Silk Road Map – Interactive – AMNH 2009

Silk Road Map – Interactive – AMNH 2009

Silk Road Map – Interactive – AMNH 2009

The Silk Road Interactive Map was the first of a fortunate series of interactives tables developed by my team at the American Museum of Natural History. It presents the main story of the exhibition by visually explaining how knowledge spread through the ancient Silk Road. It shows the trade routs and the overlapping changes that happened in languages, religion, art, population, technology and more. Twenty two layers can be activated, grouped to serve four users at any time.

The Idea

During our conceptual phase we discussed the possibility of developing a multi-touch interface for this interactive. Multi-touch surfaces were developed on other labs, but were still unstable and crashed frequently. They were also too small and bulky, hard to integrate within the design of a sophisticated gallery. A multi-touch table would have been hard to maintain, specially when traveling to other countries. Still, we wanted to integrate the interactive environments to the physical space of the gallery and leave behind the realm of the touchscreen kiosks. Also, we wanted to offer a social experience; something that visitors could do simultaneously and together.

I came out with an idea that looked and had the effect of a multi-touch, but that was actually a sensor-activated  projection. The key of the design was to conceal the need of a touch by embedding sensors (instead of buttons) in the design of the table. The effect would also be achieved by aligning the activated content with the users, giving the impression of a more advanced –multi-touch- technology.

At the same time I envisioned a table activated by miniature replicas embedded in back-lit blocks of resin. These would activate layers of information on the map while unveiling additional information through interpretive areas, located in front of the users. The first concept of this map captured most of its essence. It is one of those few projects that came out just as I had imagine in the first seconds of its conception.

 

The Content

The Interactive Map contained twenty two content units. Visitors could explore the routes taken by famous explorers; compare the population of Asia from 600 to 1200 AD; explore the range of languages, religions and empires; travel through the deserts, oasis and temples of ancient Asia while tracing the exchange of knowledge between the East and the West. Sean Redmond, our IT Systems Administrator and coincidentally Ph.D in Classics, took up the task to research and write the entire content for the interactive. Supported by our curator Denise Leidi from the Metropolitan Museum of Art, Sean was able to compile data form antique documents and books, producing an encyclopedic amount of content.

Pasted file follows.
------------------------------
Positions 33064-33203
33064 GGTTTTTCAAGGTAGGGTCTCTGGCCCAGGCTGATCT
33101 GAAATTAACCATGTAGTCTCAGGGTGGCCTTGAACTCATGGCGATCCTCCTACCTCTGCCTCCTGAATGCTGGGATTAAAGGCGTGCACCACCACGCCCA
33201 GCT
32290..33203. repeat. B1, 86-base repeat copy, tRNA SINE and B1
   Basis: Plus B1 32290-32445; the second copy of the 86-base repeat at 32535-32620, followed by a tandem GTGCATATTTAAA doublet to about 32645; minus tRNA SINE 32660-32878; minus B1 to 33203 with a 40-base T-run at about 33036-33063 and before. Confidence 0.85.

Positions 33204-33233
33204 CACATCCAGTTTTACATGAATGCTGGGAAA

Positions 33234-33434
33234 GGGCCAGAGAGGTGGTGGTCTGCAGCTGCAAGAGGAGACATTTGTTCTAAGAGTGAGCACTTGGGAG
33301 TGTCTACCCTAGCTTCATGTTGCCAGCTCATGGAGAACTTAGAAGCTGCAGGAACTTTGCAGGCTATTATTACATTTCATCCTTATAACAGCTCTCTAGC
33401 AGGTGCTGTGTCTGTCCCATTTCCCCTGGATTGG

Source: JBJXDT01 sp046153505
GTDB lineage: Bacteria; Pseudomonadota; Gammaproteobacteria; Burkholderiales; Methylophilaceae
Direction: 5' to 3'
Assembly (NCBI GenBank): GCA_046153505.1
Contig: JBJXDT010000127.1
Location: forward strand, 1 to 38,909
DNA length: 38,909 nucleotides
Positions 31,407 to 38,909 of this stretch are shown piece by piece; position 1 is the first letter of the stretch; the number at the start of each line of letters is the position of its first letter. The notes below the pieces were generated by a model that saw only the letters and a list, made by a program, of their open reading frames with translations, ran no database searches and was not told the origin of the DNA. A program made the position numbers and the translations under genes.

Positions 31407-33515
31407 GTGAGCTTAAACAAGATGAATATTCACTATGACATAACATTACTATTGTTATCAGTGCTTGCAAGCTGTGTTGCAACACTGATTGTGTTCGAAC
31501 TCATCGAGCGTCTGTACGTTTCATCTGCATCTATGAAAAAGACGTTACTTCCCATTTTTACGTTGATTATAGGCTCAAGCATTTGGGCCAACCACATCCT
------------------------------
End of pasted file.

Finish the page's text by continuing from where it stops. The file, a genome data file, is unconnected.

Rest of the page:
The Interface

The information design was challenging, because of the necessary overlap of information when simultaneous users activated the map. The interactive had twenty two layers of content, of which four could be active at the same time. Harry Borrelli, our interface designer and leader of the project, had to design each layer aware of potential overlaps with the other 21.

Besides the content showcased in the shared map, each visitor accessed an personal area, containing text and details of the subjects described. Each layer, activated by sensors, carried a representation in the map and in the personal area.

 

The Table

The hardware and software for the table were also designed in-house. Cameron Browning, Ben Wilson and Sean Redmond, our technologists and system designers for this piece, designed an physical interface powered by  electromagnetic sensors that used proximity and touch to activate each layer of content.

Harry designed twenty two brass engravings to cover the sensors. Visitors would touch the icons to activate the content, only suspecting what the layer was about. Visitors reacted to them with curiosity and that helped increase the sense of exploration and discovery in the piece.

 

Visitors’ reactions

There was some concern among our peers about the clarity and usability of the interactive map. Some wondered if the map was too rich in information (too many layers); some worried about the simultaneity of visuals and its capacity to confuse visitors. The results of the summative evaluation, developed by Rockman, showed that the map was one of the most successful features of the exhibition. People gathered for up to 20 minutes around the table, often reading through all the pages of the selected items. Both young and adults found the table interesting and learned a lot from it, often citing facts that were found nowhere else but in the content palettes of the map. Most surprisingly, 9 of every 10 found it easy to use and to follow.


 

 

Publisher:
American Museum of Natural History, 2009
Project:
“Silk Road” Exhibition
Format:
Interactive multi-player map activated by sensors
Team:
Helene Alonso, Harry Borrelli, Cameron Browning, Camila Engelbert, Araceli Galan, Sasha Nemecek, Denise Leidy, Sean Redmond, Lydia Romero, Karen Santiago, Ben Wilson.
 

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